Sunday, November 12, 2017

Away Note

I am overseas the coming week, giving a seminar at Perimeter Institute on Tuesday, a colloq in Toronto on Wednesday, and on Thursday I am scheduled to “make sense of mind-blowing physics” with Natalie Wolchover in New York. The latter event, I am told, has a live webcast starting at 6:30 pm Eastern, so dial in if you fancy seeing my new haircut. (Short again.)

Please be warned that things on this blog will go very slowly while I am away. On this occasion I want to remind you that I have comment moderation turned on. This means comments will not appear until I manually approve them. I usually check the queue at least once per day.


(The above image is the announcement for the New York event. Find the seven layout blunders.)

17 comments:

Theophanes Raptis said...

New haircut? About time. Rhapsodize them!

David Schroeder said...

Welcome to our neck of the woods. Luckily the Arctic cold blast of the last few days has retreated, and you'll be greeted by more seasonal temperatures. Am especially looking forward to your live webcast with Natalie Wolchover from New York.

Nick M. said...

As they say in showbuisness, when you want to wish someone "good luck" with a performance, *break a leg*. ☺

naivetheorist said...

bee:
i watched the live webcast last night. you seemed to be almost as bored as i was, or were you just travel-weary? they must have expected someone would learn something from the 'conversation' but what? the moderator was absolutely useless. i hope they at least took you out for a good nyc meal afterwards.
richard

Sabine Hossenfelder said...

Richard,

No, I was not bored, I actually thought it was interesting, though I found the format a little strange. The panel discussions that I am used to are somewhat more freely floating. In any case, I was really tired. (Still am.)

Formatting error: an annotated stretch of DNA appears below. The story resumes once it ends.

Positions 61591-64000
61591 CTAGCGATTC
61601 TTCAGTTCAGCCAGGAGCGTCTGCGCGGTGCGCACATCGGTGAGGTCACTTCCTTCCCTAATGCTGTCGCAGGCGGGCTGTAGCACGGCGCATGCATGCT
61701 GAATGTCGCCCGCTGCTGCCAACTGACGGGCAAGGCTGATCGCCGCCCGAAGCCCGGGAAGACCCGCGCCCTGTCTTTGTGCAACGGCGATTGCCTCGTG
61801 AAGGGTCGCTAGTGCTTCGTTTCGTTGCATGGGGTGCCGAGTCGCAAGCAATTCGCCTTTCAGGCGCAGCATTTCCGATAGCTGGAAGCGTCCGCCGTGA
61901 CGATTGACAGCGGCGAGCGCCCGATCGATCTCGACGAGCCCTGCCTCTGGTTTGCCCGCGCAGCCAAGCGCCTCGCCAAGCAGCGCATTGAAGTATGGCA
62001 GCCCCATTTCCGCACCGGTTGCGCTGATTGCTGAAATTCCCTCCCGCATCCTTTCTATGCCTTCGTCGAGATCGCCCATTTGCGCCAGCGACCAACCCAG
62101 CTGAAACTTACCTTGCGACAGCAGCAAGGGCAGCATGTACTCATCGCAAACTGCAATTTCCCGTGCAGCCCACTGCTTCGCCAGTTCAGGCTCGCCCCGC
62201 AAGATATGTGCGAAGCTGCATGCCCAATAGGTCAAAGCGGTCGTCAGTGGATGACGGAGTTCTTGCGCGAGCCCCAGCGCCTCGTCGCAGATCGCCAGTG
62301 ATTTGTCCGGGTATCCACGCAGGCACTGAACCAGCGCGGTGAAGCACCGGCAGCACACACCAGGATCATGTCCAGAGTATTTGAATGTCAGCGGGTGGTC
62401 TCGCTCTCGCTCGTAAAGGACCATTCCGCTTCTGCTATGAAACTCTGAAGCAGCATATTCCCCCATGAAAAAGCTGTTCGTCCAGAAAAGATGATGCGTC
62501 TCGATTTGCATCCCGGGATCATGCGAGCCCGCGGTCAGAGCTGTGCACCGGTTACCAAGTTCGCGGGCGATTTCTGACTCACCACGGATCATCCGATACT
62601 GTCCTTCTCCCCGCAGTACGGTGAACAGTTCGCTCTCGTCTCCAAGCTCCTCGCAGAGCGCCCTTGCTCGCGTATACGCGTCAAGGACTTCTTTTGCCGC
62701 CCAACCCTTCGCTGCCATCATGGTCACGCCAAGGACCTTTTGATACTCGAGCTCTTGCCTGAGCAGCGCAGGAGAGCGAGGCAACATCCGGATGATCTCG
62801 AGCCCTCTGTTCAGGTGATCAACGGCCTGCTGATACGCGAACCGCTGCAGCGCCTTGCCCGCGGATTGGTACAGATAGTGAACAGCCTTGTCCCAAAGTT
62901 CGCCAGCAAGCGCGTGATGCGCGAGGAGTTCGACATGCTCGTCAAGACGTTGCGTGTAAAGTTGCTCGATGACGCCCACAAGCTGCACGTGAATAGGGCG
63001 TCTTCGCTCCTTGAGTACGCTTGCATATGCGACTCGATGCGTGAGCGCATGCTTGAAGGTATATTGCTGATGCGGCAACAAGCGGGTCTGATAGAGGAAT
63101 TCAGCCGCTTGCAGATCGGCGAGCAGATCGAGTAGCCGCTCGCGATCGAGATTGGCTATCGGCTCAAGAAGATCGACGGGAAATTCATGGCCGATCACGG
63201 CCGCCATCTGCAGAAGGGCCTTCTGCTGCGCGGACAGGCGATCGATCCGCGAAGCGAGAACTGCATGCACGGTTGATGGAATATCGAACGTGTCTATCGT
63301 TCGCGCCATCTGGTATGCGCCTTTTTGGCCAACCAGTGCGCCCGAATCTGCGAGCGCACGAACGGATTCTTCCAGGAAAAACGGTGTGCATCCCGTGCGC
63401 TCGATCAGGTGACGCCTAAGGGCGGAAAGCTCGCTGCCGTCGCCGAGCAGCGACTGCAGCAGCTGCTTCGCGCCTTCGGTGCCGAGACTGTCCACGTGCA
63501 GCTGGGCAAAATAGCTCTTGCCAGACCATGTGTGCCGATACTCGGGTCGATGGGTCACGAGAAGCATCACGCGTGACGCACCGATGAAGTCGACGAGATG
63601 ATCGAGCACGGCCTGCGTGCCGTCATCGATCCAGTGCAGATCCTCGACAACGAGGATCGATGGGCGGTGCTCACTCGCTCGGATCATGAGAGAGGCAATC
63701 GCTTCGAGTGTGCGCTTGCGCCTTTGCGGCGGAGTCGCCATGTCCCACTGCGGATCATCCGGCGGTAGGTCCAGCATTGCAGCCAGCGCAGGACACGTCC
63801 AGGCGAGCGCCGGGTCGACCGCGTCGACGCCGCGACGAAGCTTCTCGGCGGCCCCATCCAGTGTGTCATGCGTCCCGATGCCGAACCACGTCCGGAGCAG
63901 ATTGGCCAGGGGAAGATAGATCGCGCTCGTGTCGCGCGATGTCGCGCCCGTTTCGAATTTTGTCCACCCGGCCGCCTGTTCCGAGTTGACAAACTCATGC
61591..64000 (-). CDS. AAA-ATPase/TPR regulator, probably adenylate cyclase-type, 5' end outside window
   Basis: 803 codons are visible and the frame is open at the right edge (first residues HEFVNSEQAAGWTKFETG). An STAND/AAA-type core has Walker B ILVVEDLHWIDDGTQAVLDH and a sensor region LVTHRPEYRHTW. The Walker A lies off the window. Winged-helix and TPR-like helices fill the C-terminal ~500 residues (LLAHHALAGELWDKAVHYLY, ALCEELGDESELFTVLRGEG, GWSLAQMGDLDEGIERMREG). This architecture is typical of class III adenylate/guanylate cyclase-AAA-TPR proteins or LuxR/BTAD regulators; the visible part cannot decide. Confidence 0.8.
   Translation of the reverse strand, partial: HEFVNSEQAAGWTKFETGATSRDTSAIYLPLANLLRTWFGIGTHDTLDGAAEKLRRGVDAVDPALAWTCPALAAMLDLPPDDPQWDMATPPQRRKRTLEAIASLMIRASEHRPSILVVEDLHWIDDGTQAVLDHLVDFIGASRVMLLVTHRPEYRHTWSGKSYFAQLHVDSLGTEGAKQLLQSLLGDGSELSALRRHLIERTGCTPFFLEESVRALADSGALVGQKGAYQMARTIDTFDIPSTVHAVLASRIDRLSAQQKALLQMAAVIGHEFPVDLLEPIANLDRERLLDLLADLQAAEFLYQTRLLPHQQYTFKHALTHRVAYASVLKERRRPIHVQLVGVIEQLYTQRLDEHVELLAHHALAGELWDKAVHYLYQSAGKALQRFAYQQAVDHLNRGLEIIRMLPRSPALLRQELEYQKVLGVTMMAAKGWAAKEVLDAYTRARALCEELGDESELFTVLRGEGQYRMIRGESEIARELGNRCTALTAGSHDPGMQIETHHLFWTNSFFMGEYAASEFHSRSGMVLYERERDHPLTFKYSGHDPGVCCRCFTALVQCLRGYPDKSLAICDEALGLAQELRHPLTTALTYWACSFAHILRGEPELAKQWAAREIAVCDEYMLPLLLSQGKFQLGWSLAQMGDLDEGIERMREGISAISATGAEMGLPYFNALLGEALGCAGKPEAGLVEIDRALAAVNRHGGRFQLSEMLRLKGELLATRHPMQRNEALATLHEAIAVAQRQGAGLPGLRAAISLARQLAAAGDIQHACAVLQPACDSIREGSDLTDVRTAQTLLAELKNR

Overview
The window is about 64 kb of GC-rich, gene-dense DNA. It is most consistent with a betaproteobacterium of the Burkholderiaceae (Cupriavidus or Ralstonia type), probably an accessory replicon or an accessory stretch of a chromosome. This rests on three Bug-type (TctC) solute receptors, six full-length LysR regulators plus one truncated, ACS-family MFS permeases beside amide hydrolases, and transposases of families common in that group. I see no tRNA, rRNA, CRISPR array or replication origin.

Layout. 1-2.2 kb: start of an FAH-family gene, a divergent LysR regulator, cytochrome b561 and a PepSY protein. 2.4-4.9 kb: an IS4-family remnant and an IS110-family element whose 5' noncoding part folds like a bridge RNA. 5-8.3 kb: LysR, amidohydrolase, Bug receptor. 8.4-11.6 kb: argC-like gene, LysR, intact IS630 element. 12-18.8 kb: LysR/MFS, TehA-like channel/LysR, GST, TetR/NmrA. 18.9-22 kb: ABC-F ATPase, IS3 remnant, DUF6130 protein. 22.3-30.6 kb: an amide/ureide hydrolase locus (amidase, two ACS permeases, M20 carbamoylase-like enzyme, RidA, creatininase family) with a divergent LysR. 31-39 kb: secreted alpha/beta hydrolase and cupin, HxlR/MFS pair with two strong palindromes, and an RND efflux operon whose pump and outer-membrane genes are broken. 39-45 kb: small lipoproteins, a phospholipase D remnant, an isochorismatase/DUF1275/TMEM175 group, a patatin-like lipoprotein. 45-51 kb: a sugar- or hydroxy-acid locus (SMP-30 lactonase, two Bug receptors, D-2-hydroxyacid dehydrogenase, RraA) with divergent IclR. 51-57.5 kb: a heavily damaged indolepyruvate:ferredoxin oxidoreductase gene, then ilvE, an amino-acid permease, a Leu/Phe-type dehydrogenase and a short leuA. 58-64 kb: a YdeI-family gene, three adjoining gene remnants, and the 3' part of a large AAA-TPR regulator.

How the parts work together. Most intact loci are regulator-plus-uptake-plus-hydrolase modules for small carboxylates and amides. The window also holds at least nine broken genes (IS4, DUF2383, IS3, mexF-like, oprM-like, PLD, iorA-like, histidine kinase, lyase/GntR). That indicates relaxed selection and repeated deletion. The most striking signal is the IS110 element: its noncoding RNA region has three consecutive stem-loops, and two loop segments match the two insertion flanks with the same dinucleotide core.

Paul Hayes said...

What's it about? Is it you trying to save Quanta Magazine from its New Scientist-like and intellectually dishonest* addiction to "mind-blowing" (mostly by propagandizing psiontology rather than magic carpets)?

* To New Scientist's credit it never sank to deleting critical comments.

Sabine Hossenfelder said...

What's what about? Sorry, can't follow.

Jan Dybicz said...

A few days ago a friend of mines and I were discussing the LHC's failure to discover supersymmetric particles and the impact that it would have on string theory as a viable theory of everything. He claims that even though supersymmetry is discredited by the null results at the LHC, string theory is still sound, because it is still possible to have string theory without the supersymmetry. However, it seems to me that much of the foundations of modern day string theory (M-theory and the like) come from supersymmetry, and if supersymmetry is false, then it seems hard for string theory to not fall down like a house of cards. I don't know, what are your thoughts about this?

Uncle Al said...

@Jan Dybicz Mind-blowing geometry! Euclid excludes Great Circle geodesic paths upon Earth's surface. Parameterize! Elliptic geometry violates accepted theory (Euclid).

Mind-blowing physics! Dark matter, baryogenesis, Tully-Fisher relation, non-classical gravitation, Chern-Simons repair of Einstein-Hilbert action, SUSY (proton decay versus Super-K). Postulated exact vacuum mirror symmetry may deviate 10^(-10) relative (Einstein-Cartan). 50 years' million pages of rigorous, elegant, beautiful, natural theory versus 90 days inside existing bench top apparatus. Falsification violates (empirically sterile) accepted theory.

Defective postulates remain hidden when derivation excludes falsification.

David Schroeder said...

I attempted to watch the webcast live on Thursday, but my slow satellite connection caused the feed to be constantly interrupted with the spinning wheel as it attempted to load data. Early this Saturday morning I tried again, and was able to watch the first 38 minutes without interruption. I temporarily stopped watching, went out for a breakfast sandwich, and by the time I got home again the internet must have gotten busier, as the feed was once again sporadic. I'll finish watching tomorrow morning when the (regional) internet is slow, hopefully.